Google cookies ‘bypassed Safari’

Google has been accused, and later admitted, that they bypassed the security settings of many users that chose to use the Safari web browser.  The company used a loophole in the security setting to get around privacy settings that users thought would protect them from cookies.

Cookies are the small text files that browsers automatically store if the privacy settings are not on that record information about which sites are visited and in some cases are needed to access online services.  Although Google admitted that this happened, they say that the story manipulates the actual scenario quite a bit.

Advertisers often use cookies as a way to track browsers online activity so that they can target internet users with commercials and ads.  Due to this fact many believe that cookies are an invasion of online privacy and this coming May the EU will set laws in motion that will prevent advertisers from using cookies covertly.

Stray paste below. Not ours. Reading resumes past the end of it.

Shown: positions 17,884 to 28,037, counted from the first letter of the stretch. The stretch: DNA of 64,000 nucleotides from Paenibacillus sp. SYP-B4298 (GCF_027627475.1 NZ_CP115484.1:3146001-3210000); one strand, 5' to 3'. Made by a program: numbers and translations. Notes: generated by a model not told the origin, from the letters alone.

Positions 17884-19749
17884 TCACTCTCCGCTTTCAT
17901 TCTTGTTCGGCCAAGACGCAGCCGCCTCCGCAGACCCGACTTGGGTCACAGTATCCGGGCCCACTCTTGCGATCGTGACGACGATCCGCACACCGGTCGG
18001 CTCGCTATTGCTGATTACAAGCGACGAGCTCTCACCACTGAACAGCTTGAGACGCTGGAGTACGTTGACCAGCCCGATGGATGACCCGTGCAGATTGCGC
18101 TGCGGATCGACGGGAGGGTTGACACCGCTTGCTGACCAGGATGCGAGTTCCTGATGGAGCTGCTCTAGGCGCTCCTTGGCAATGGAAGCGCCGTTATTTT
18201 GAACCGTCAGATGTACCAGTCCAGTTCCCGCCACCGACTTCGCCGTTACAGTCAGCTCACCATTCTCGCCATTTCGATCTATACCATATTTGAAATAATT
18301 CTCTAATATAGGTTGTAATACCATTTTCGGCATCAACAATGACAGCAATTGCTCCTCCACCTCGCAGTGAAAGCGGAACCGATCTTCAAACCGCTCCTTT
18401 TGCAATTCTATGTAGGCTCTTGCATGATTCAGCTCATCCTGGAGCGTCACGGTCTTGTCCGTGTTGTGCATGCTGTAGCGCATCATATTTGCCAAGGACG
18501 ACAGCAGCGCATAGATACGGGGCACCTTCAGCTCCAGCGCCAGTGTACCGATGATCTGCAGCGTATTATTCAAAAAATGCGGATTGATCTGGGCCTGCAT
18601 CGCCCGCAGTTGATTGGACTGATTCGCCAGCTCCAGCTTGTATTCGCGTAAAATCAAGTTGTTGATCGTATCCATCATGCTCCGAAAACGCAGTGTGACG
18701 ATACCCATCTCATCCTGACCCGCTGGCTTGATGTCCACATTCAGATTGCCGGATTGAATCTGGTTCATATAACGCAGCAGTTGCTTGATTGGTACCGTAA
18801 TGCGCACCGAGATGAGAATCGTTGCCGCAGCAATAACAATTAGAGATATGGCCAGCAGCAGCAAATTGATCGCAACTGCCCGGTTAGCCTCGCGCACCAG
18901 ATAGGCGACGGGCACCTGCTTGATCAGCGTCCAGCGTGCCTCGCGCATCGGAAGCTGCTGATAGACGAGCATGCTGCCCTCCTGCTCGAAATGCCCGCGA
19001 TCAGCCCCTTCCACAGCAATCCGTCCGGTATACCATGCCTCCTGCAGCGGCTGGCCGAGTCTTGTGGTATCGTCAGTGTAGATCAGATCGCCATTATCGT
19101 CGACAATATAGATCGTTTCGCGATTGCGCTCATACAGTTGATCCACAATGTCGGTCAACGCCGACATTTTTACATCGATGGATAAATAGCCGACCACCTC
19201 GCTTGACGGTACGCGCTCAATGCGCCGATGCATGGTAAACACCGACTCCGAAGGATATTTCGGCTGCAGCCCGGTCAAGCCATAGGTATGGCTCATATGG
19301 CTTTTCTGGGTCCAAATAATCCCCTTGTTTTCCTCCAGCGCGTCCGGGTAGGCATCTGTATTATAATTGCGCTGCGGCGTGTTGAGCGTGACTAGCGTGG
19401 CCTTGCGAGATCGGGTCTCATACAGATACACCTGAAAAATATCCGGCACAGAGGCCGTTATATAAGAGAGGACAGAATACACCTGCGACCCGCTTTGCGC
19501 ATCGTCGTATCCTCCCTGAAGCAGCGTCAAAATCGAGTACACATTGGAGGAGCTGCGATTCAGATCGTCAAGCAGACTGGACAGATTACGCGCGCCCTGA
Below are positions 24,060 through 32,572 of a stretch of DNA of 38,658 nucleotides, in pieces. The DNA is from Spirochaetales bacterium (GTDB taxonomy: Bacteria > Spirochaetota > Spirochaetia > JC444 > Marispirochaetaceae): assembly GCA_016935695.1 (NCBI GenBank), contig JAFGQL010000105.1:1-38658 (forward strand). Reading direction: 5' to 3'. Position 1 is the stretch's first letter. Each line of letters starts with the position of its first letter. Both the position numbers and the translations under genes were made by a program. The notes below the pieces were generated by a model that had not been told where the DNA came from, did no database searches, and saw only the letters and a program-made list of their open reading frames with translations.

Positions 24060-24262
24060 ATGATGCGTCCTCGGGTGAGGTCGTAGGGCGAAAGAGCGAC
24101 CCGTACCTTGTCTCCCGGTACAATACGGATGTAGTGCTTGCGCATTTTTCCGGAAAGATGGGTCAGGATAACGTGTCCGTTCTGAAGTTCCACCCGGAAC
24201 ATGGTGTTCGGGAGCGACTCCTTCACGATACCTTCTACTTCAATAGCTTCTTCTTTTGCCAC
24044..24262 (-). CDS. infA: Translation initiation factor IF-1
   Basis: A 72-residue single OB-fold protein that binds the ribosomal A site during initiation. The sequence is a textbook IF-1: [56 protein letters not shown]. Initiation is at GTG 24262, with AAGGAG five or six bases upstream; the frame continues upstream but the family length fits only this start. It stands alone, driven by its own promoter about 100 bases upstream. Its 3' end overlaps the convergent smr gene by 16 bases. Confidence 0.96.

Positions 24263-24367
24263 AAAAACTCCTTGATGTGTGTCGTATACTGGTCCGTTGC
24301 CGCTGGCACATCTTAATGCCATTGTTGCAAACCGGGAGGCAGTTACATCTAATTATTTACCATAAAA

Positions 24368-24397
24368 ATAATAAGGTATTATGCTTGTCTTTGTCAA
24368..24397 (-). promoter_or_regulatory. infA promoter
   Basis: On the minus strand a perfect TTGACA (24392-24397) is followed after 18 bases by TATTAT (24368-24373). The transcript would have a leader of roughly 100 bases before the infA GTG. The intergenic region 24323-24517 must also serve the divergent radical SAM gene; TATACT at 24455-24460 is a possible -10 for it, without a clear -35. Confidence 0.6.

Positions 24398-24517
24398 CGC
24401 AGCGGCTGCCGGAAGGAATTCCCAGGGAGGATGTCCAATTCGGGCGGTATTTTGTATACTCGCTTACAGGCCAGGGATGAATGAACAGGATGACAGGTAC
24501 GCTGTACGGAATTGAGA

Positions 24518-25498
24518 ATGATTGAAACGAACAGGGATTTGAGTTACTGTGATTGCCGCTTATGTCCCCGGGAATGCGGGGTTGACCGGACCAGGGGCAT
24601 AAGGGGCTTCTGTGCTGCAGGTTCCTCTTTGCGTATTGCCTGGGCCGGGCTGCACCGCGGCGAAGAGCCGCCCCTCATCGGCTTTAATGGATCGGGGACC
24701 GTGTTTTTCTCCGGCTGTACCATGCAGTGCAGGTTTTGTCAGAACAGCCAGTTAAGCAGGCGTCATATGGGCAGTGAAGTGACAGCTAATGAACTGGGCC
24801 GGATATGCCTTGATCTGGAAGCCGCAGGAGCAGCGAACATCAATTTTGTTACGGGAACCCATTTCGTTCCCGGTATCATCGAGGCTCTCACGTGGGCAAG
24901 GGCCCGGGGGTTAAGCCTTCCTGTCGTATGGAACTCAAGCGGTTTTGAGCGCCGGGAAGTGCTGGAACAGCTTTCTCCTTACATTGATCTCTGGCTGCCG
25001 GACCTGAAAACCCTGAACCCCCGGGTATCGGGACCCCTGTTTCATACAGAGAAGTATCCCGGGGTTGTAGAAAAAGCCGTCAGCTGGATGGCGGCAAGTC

Apple created the Safari browser that is found on the iPhone.  The browser is set up to only allow cookies to be stored from the web page that a user is actually on and not from advertisers or other third parties.

However, Jonathan Mayer, a Stanford University researcher, discovered that advertisers could store cookies via a loophole in the browser security settings. Google services often use cookies to help keep users signed in but more importantly to help them tailor their ads to meet a user’s interests.

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Tags: Google cookies ‘bypassed Safari’, Jonathan Mayer, Safari web browser

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